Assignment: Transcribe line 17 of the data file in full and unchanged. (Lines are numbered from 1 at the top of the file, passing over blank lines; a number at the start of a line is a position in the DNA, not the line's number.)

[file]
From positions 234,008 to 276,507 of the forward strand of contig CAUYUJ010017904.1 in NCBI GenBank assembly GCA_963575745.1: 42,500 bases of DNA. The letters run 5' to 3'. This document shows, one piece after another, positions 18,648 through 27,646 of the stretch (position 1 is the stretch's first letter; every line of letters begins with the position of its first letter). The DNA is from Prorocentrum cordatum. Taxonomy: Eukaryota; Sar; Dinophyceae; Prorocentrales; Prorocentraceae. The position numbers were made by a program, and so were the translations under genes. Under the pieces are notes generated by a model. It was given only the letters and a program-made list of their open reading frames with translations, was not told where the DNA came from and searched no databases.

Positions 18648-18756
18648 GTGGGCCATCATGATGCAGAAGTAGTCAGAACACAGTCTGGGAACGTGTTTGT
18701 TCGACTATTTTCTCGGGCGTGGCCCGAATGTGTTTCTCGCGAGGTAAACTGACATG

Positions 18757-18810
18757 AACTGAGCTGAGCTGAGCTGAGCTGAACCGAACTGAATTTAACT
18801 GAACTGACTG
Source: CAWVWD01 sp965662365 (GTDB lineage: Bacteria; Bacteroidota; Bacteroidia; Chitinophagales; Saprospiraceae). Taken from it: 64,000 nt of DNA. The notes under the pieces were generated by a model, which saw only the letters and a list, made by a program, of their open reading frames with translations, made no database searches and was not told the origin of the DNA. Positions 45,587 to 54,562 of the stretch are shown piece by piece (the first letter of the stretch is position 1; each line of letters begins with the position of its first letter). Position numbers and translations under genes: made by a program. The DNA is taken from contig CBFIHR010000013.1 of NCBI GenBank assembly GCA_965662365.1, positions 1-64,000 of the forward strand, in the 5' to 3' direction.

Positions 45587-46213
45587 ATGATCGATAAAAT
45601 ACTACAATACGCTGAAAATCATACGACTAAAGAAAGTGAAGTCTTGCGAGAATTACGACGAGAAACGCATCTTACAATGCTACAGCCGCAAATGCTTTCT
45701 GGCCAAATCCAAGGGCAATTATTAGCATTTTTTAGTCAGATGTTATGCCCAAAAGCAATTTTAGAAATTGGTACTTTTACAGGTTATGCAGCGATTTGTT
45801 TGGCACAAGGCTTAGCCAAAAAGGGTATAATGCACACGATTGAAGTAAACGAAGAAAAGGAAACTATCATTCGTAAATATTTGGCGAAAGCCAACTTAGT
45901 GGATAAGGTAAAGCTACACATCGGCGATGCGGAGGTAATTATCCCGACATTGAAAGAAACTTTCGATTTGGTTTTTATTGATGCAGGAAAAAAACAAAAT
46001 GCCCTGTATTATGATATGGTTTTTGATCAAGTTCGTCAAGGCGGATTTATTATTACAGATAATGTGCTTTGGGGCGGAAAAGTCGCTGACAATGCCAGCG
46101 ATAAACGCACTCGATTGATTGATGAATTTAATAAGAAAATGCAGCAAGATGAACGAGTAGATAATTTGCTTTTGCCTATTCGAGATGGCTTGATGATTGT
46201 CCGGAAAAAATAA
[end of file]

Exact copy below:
46201 CCGGAAAAAATAA